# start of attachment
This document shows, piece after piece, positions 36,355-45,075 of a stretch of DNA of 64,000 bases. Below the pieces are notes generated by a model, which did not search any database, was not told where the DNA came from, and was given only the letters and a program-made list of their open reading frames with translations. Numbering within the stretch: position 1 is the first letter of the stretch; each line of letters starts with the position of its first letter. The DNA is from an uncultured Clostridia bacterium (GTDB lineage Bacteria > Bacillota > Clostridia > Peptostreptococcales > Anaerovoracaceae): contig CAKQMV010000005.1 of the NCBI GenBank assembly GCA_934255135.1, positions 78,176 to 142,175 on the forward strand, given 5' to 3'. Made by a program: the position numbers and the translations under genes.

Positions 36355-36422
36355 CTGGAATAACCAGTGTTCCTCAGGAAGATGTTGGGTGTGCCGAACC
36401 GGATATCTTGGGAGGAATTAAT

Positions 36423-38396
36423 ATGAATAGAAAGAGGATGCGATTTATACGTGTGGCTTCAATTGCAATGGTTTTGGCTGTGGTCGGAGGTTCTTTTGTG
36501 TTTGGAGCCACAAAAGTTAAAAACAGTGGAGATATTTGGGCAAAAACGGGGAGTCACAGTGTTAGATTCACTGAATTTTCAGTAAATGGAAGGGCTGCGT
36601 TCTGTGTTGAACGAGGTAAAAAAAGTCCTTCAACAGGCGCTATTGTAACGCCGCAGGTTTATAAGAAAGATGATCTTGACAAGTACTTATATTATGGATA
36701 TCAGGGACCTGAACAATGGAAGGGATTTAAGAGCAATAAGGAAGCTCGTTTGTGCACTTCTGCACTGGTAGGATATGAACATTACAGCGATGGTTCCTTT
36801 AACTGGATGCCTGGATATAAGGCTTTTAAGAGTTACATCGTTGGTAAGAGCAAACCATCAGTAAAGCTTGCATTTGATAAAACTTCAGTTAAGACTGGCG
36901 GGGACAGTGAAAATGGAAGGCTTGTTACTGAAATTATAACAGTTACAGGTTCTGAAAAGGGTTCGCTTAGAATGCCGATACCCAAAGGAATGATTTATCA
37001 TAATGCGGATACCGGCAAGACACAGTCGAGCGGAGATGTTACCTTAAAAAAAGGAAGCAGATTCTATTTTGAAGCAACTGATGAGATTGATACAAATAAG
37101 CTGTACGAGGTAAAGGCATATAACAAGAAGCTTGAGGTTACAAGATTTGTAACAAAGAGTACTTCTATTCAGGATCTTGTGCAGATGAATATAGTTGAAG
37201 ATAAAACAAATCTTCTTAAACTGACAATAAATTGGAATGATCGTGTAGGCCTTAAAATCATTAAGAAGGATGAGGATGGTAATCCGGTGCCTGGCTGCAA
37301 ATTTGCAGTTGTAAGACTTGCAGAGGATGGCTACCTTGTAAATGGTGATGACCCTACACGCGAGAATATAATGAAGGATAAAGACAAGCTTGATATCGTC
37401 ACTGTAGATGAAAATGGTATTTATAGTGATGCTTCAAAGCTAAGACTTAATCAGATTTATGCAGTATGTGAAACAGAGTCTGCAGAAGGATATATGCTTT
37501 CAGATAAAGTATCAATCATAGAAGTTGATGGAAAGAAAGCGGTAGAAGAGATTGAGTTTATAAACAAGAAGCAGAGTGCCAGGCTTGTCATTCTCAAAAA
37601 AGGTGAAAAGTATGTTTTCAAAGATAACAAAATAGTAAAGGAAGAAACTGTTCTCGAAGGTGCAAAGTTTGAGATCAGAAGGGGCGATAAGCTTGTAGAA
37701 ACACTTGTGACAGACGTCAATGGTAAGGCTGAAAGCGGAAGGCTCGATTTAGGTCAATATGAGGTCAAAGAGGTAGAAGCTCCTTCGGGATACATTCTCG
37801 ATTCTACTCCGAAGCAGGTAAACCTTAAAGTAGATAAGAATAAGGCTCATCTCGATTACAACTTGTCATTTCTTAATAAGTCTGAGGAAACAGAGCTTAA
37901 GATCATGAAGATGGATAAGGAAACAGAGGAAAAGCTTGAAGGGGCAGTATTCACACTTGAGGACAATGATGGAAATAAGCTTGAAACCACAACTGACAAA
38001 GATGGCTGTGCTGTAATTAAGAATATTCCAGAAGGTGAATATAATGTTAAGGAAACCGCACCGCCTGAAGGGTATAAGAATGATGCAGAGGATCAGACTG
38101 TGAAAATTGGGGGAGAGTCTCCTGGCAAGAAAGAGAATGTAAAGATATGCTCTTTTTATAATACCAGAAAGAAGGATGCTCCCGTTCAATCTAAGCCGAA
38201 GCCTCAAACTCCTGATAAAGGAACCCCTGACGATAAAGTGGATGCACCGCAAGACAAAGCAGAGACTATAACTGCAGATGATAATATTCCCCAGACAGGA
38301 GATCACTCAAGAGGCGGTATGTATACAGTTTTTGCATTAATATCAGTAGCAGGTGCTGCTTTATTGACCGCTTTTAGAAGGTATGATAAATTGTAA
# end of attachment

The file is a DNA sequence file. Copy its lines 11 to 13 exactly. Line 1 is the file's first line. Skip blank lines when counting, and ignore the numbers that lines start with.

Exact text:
36901 GGGACAGTGAAAATGGAAGGCTTGTTACTGAAATTATAACAGTTACAGGTTCTGAAAAGGGTTCGCTTAGAATGCCGATACCCAAAGGAATGATTTATCA
37001 TAATGCGGATACCGGCAAGACACAGTCGAGCGGAGATGTTACCTTAAAAAAAGGAAGCAGATTCTATTTTGAAGCAACTGATGAGATTGATACAAATAAG
37101 CTGTACGAGGTAAAGGCATATAACAAGAAGCTTGAGGTTACAAGATTTGTAACAAAGAGTACTTCTATTCAGGATCTTGTGCAGATGAATATAGTTGAAG